Many members, including Canada, Republic of Korea, Norway, Brazil, Venezuela, Mexico, the US and others suggested further consideration of these proposals in light of the AR6 scoping process. Belgium called for an expert meeting to consider these issues.

Norway, supported by Sweden, proposed inviting proposals from governments on additional themes for SRs.

The Panel decided to solicit views of governments on potential themes for SRs and, following input from the WG Co-Chairs, to further discuss this issue at IPCC-43.


Jonathan Lynn, Head of Communications and Media Relations, IPCC Secretariat, presented highlights from a progress report on past and planned communications activities (IPCC-XLI/Doc. 20). He indicated that the IPCC’s longstanding effort to build relations with the media had paid off, and thanked UNEP and WMO for their support in this endeavor. He also noted a very ambitious IPCC outreach programme for 2015, which was spearheaded by the former IPCC Chair, but will now rely on the AR5’s authors to carry out. He described a workshop held in Nairobi, Kenya, just prior to the convening of IPCC-41 for students and scientists as an example of ongoing outreach activities.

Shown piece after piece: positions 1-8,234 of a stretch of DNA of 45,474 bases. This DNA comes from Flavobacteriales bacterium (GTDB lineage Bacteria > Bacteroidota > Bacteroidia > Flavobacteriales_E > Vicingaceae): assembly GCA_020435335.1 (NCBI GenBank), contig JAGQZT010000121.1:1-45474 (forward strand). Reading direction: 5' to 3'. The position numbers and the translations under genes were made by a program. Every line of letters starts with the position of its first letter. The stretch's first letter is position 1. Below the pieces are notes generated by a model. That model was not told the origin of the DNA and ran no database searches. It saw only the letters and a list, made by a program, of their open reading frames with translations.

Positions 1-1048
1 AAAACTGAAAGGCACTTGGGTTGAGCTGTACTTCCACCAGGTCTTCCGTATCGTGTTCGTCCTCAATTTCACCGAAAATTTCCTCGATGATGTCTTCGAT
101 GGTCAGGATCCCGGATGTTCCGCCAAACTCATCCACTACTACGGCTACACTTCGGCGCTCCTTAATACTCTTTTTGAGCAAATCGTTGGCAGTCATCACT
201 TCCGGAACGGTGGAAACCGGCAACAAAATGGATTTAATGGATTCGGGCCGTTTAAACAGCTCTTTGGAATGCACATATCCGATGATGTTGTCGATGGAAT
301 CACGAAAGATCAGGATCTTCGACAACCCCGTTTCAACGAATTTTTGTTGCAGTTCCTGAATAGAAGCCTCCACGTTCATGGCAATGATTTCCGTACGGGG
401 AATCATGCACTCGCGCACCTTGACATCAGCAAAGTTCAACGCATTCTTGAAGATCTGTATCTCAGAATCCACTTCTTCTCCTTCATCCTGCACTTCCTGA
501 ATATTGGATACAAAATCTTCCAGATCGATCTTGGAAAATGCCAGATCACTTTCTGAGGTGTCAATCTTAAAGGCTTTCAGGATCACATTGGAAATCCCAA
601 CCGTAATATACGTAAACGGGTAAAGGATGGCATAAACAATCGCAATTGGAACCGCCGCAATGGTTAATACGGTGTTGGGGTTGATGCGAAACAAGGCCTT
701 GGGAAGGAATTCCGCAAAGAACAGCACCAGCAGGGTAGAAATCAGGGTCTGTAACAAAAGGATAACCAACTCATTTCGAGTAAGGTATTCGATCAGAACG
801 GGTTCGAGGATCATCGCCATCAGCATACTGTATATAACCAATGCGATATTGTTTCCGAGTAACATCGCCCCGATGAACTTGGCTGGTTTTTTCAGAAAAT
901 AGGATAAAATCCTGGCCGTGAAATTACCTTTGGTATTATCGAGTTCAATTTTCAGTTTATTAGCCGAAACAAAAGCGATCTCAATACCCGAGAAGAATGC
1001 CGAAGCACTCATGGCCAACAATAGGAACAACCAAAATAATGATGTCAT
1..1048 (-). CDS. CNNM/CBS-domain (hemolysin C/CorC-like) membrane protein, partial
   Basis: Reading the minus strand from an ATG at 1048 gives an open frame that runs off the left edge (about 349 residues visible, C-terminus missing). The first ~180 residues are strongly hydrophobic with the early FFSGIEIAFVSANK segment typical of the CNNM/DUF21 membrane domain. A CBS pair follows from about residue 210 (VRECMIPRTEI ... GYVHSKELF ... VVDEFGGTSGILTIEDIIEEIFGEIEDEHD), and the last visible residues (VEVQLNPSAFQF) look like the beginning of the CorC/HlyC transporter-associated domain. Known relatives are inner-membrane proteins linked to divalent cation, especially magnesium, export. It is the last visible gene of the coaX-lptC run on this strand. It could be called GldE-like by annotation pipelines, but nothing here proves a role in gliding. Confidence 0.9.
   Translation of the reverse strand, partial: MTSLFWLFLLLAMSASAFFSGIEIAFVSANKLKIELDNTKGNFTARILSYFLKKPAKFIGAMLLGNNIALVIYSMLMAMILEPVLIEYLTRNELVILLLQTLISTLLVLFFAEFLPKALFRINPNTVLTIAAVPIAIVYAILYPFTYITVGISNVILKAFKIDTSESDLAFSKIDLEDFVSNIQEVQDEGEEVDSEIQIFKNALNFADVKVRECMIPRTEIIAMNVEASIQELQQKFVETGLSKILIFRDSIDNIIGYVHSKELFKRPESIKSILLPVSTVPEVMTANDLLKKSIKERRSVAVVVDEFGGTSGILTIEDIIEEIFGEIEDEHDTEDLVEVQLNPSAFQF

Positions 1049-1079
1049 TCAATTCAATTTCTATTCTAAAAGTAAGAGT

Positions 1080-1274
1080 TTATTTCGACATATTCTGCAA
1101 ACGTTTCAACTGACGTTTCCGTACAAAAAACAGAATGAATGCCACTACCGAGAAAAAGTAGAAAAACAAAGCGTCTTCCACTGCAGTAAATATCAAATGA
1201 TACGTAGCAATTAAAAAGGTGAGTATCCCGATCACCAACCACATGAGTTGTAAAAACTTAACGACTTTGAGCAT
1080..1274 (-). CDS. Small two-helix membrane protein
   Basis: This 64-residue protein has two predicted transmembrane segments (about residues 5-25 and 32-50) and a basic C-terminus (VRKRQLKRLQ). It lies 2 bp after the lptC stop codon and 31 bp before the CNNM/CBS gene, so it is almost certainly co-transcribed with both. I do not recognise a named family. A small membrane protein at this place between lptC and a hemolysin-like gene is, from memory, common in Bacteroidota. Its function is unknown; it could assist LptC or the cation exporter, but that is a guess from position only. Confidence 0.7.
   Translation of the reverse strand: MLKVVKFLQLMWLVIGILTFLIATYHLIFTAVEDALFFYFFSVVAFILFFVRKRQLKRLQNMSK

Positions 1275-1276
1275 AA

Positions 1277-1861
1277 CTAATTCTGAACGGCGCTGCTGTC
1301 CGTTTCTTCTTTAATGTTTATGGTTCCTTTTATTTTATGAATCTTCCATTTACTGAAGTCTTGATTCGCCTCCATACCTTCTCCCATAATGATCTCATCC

Norway proposed that an expert meeting be held, with broad participation from developed and developing countries, to share national experiences from AR5 communications and outreach in order to strengthen such activities in AR6. He said the meeting should include the IPCC Secretariat, TSUs, experts and focal points, and suggested covering travel expenses for a number of developing country representatives from the IPCC Trust Fund. He also noted Norway’s willingness to host the meeting at its own expense.